Miss 10 is a talented gymnast. Her team just won the State championships in her level (and as a credit to their amazing coaches and girls so did lots of the other levels in their club). She has beautiful form, lots of energy and determination. She gets pretty nervous about competing, but to me, once she’s going, it seems to go away. She likened it to the feeling that you’re about to fall flat on your face in front of hundreds of people. Which actually, as far as competition gymnastics goes, falling off the beam or bars or missing the vault or misjudging your round-off would mean you would fall flat on your face in front of hundreds of people. We had a State gym competition yesterday and she didn’t fall once, in fact she ended up with a silver medal. Clever chicken.
I am not much of a competition sports mum, my threat to take the floor for a solo routine during the break was the only time she gave me ‘the look’ and she requested us to ‘clap only and not cheer loudly’ (I did both and she didn’t notice!). My clever friend did a beautiful really super tight braid in her hair, but I’m sure if I was more talented as a competitive sports mum I’ve have worked out the whole hair-do thing (our club fortunately is not into tizzy or makeup, but last year rocking up with her hair in a scrappy pony tail and no idea of competition mum etiquette (I would tell you what this is but as I have no idea I can’t, sorry) was a bit stressful). As kids we didn’t do competitive sports, so perhaps I didn’t learn how to do from my parents, but although I loved watching my girl compete and the whole excitement of the loud music and marching on and awards, I’m not driven for it. She’s amazing anyway, and as well as.
She is a cracker, Miss 10. Her latest performance includes her singing ‘Roar’ by Katy Perry without music to a choreographed dance with her friends. She’s always liked clothes that are not the ones I like, and insisted on wearing them even though I’ve tried to convince her otherwise. Once when she was about 5 she asked me if her older sister was the good baby and she was the “bad baby?”. I had to explain (as she’d obviously overheard me telling the story of her colic where she cried pitifully for the first 8 months of her life and rarely slept. And neither did I and I honestly thought I was going insane (I certainly behaved like an insane person, and there’s a particular manic smile I remember from that time)) that she had bad belly ache when she was a baby and it made it her really sad. Even though she was sad she was certainly not bad (the other stories she may have heard about her older sister were how she was so cool she would sleep anywhere – like under tables at restaurants and at the movies and even in the back of my ex-ambulance panel van out the front of the pub in a small coastal town (this is definitely not something I should share. Forget you read that)) and she always had sticking up crazy hair and enthusiasm for life that was unbeatable. She was cool with that, and I made sure after that time that I didn’t tell those stories within her ear shot or I told the edited version about her being sad (and no mention about me being crazy).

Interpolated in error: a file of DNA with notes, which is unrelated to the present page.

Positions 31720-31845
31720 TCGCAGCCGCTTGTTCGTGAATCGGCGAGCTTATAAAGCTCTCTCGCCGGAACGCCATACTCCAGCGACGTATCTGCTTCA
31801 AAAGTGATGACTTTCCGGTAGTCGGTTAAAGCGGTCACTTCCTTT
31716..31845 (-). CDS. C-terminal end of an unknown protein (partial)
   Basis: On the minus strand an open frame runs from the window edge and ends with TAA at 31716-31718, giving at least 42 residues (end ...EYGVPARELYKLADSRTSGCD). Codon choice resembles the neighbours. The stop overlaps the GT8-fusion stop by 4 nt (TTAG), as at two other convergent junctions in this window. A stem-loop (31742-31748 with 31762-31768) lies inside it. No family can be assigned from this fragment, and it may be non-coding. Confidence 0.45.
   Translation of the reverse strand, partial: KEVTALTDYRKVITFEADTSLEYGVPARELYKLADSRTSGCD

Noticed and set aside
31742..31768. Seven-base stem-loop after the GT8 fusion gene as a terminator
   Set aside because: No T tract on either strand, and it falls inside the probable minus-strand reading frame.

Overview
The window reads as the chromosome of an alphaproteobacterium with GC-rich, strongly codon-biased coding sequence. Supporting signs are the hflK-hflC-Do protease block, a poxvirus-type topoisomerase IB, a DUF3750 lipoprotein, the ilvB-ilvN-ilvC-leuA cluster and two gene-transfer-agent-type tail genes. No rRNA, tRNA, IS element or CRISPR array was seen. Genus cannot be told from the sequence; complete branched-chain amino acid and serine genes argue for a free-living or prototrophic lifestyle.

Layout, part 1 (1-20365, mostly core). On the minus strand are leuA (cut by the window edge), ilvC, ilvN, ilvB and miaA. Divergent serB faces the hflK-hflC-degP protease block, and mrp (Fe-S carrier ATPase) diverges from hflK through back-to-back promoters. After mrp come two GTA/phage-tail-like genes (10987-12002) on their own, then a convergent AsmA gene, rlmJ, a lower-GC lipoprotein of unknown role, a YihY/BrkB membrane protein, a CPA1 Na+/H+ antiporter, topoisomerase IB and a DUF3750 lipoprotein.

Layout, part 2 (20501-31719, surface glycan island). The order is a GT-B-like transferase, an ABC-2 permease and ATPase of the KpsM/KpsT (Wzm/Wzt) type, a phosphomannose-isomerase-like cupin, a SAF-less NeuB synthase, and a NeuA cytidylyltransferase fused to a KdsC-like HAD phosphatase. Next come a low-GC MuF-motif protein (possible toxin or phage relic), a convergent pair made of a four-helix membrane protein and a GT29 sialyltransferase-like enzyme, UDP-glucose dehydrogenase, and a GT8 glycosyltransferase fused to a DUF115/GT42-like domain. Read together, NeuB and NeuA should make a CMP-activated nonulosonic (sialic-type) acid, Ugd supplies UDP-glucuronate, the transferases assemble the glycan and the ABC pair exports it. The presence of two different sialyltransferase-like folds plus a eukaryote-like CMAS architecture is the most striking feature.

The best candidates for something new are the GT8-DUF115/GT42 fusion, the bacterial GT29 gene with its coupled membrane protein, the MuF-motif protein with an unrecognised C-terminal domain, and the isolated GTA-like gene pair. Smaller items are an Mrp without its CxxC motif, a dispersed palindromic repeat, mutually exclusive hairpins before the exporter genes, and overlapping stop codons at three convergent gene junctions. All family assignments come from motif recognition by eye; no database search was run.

And that’s the joy of lots of children, a chance with each to enjoy their talents, and foibles, and create a story of their life (my oldest daughter does know the sleeping in the car at the pub story and likes to tease me about my poor parenting, I certainly won’t try to deny that, but she was with her dog, and I was just there (in the pub), and she slept in her camp bed the whole time and didn’t know it was the pub and not a house – denial all over).
I’m one proud Mumma today, not just because Miss 10 is a level 3 State Champion silver medallist, but because she’s cool and amazing, and has a talent for gymnastics. Go baby go.
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